House Judiciary Committee Chairman Rep. Jerrold Nadler, D-N.Y., listening during a hearing before the House Judiciary Committee on the constitutional grounds for the impeachment of President Donald Trump, on Capitol Hill in Washington, Wednesday, Dec. 4, 2019. (Saul Loeb/Pool photo via AP)

Trump’s ‘serious misconduct’ takes centre stage at hearing

The remaining three witnesses, all called by Democrats, will argue for impeachment

The House Judiciary Committee is moving swiftly to weigh findings by fellow lawmakers that President Donald Trump misused the power of his office for personal political gain and then obstructed Congress’ investigation as possible grounds for impeachment.

Responsible for drafting articles of impeachment, the Judiciary Committee prepared Wednesday morning for its first hearing since the release of a 300-page report by Democrats on the House Intelligence Committee that found “serious misconduct” by the president.

The full House will decide whether Trump’s actions stemming from a July 25 phone call with Ukraine’s president rose to the constitutional level of “high crimes and misdemeanours” warranting impeachment. The report laid out evidence of Trump’s efforts to seek foreign intervention in the U.S. election.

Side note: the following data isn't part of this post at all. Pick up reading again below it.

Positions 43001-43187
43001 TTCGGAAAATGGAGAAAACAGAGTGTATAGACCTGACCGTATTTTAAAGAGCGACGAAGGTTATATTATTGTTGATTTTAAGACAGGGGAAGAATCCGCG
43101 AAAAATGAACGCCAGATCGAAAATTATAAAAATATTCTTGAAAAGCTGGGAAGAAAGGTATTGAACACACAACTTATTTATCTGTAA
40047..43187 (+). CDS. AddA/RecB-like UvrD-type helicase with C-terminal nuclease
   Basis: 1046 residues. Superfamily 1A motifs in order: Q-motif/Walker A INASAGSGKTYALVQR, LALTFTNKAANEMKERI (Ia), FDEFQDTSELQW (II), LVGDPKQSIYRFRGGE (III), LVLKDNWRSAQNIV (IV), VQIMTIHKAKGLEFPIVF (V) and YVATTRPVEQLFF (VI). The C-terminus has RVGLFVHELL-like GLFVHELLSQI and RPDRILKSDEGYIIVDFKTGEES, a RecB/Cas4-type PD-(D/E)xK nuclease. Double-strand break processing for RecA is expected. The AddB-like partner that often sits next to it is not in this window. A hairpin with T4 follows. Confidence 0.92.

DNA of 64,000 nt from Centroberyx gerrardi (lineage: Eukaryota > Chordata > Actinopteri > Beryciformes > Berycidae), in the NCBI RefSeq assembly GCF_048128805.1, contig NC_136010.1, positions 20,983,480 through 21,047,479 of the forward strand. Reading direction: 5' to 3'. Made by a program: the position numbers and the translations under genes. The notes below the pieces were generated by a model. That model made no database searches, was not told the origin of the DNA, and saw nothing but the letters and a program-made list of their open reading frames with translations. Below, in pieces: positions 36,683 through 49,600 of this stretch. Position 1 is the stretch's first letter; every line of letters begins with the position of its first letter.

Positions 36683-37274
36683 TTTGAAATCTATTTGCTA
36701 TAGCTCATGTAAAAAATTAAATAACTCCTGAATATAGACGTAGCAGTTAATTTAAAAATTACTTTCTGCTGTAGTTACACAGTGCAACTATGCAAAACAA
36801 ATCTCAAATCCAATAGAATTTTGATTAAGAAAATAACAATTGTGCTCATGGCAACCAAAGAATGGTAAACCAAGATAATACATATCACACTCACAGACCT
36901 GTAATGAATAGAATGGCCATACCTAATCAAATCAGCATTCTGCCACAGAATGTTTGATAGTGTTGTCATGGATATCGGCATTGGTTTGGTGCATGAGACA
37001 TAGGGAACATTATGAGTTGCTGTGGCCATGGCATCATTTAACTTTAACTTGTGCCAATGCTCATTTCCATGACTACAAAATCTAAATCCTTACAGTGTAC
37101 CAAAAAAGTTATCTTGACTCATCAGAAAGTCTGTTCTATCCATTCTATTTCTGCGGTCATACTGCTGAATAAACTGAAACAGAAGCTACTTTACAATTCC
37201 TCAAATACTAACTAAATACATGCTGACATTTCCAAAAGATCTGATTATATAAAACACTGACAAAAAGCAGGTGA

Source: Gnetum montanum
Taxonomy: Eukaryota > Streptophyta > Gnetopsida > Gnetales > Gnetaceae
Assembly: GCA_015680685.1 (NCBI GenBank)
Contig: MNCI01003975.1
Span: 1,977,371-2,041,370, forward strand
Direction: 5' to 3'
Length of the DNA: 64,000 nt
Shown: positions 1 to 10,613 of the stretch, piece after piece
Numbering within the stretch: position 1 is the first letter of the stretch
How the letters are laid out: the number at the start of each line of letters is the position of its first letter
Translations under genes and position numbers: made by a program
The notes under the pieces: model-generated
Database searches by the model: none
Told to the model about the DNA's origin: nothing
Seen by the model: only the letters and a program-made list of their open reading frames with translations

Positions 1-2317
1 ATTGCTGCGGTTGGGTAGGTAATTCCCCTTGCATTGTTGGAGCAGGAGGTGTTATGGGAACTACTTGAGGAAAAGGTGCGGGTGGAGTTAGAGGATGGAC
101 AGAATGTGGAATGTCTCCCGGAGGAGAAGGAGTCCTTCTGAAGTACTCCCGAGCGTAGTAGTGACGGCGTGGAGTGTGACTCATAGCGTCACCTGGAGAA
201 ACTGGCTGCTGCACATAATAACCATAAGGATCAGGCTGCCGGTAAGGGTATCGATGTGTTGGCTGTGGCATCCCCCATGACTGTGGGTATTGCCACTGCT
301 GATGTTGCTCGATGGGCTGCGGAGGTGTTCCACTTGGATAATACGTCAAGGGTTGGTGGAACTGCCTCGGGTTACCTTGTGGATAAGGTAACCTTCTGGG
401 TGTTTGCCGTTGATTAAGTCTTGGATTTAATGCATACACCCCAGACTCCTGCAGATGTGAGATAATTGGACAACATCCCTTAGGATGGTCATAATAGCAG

“The evidence that we have found is really quite overwhelming that the president used the power of his office to secure political favours and abuse the trust American people put in him and jeopardize our security,” Intelligence Committee Chairman Adam Schiff, D-Calif., told The Associated Press.

“It was a difficult decision to go down this road, because it’s so consequential for the country,” Schiff said. But “the president was the author of his own impeachment inquiry by repeatedly seeking foreign help in his election campaigns.”

Schiff added: “Americans need to understand that this president is putting his personal political interests above theirs. And that it’s endangering the country.”

The session Wednesday with legal scholars will delve into possible impeachable offences, but the real focus will be on the panel, led by Chairman Jerrold Nadler, D-N.Y., and made up of a sometimes boisterous, sharply partisan division of lawmakers.

In a 53-page opening statement obtained by the AP, Republican witness Jonathan Turley, a law professor at George Washington University, will say that the Democrats are bringing a “slipshod impeachment” case against the president based on secondhand information. Still, Turley doesn’t excuse the president’s behaviour.